Lupinaster burchellianum (Ser.) Eckl. & Zeyh.
Trifolium basileianum Chiov.
Trifolium johnstonii Oliv.
Trifolium burchellianum is an ascending to prostrate, herbaceous perennial plant growing from a taproot. The plant produces new roots at leaf nodes, forming a mat of growth 5 - 20cm tall
The plant is harvested from the wild for local use as a medicine. It is sometimes grown as a green manure and as a ground cover and ornamental[
Eating this plant can cause bloat, especially if larger quantities are consumed[
Eastern and southern Africa - Ethiopia, Uganda, Kenya, Tanzania, Angola, Lesotho, S. Africa
Occurs in lightly grazed coastal areas, roadsides, upland and highland grasslands, openings in evergreen forests, bamboo forests and moorland; at elevations up to 3,700 metres[
|Other Uses Rating||
|Cultivation Status||Cultivated, Wild
Trifolium burchellianum is a plant of the warm temperate zone to higher elevations in the tropics, where it is found at elevations up to 3,700 metres. It grows best in areas where annual daytime temperatures are within the range 14 - 24°c, but can tolerate 10 - 32°c[
]. Somewhat frost tolerant, when dormant, the plant can survive temperatures down to about -5°c, but young growth can be severely damaged at -2°c[
]. It prefers a mean annual rainfall in the range 700 - 2,000mm, but tolerates 625 - 2,500mm[
Prefers a position in full sun, tolerating light shade[
]. Grows best in light to medium textured soils of low to moderate fertility[
]. Established plants are tolerant of drought, but can also withstand occasional short periods of inundated soils[
]. Prefers a pH in the range 5.5 - 6.5, tolerating 5 - 7[
This species has a symbiotic relationship with certain soil bacteria; these bacteria form nodules on the roots and fix atmospheric nitrogen. Some of this nitrogen is utilized by the growing plant but some can also be used by other plants growing nearby[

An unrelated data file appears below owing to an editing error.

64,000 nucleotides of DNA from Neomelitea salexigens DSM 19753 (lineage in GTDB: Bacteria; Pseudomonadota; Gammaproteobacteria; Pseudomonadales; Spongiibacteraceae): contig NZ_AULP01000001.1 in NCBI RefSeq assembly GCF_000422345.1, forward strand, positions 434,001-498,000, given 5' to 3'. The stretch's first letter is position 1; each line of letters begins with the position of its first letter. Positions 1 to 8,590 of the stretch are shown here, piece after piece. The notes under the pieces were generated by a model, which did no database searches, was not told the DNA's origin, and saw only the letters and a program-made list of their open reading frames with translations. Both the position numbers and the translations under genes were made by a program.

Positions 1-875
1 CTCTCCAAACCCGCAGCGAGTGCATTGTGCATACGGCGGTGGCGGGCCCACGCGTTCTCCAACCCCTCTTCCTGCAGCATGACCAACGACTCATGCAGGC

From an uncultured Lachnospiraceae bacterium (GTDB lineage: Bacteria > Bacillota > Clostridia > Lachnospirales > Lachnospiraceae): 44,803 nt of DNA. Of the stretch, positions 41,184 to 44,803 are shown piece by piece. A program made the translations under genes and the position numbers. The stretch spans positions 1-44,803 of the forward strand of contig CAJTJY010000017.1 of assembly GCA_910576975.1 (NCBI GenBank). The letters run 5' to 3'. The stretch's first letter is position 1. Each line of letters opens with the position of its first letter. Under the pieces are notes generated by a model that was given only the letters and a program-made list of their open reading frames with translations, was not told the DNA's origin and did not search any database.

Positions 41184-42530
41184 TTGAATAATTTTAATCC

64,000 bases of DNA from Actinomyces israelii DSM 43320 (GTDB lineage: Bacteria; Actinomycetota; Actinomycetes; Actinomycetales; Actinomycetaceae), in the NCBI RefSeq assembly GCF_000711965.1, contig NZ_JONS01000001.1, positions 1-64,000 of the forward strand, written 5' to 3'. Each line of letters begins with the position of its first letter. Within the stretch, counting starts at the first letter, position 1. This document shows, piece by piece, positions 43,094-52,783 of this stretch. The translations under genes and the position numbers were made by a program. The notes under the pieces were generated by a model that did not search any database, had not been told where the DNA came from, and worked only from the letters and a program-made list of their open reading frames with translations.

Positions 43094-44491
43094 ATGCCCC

]. Effective nodulation is achieved by Rhizobium strains that are not suited to European clovers that nodulate at a lower pH, usually above pH 5.5[
Used for its medicinal properties by tribal people in southern Africa[
The plant is a permanent component of mixed grass-legume pastures in more intensive systems. It is used as an ornamental and ground cover plant in moderately shaded situations in the subtropics and upland tropics[
Seed - the seed of Trifolium species is often of two kinds - hard-coated and soft-coated. The soft-coated seeds can germinate immediately, whilst hard-coated seeds remain dormant until the seedcoat has broken down enough to permit the ingress of water. In order to speed up and improve germination rates, hard-coated seeds benefit from scarification before sowing. This can usually be done by pouring a small amount of nearly boiling water on the seeds (being careful not to cook them!) and then soaking them for 12 - 24 hours in warm water. By this time they should have imbibed moisture and swollen - if they have not, then carefully make a nick in the seedcoat (being careful not to damage the embryo) and soak for a further 12 hours before sowing. The seed can usually be sown in spring in situ.
If the seed is in short supply, it might be better to sow it in pots in a cold frame. When they are large enough to handle, prick the seedlings out into individual pots and plant them out after the last expected frosts.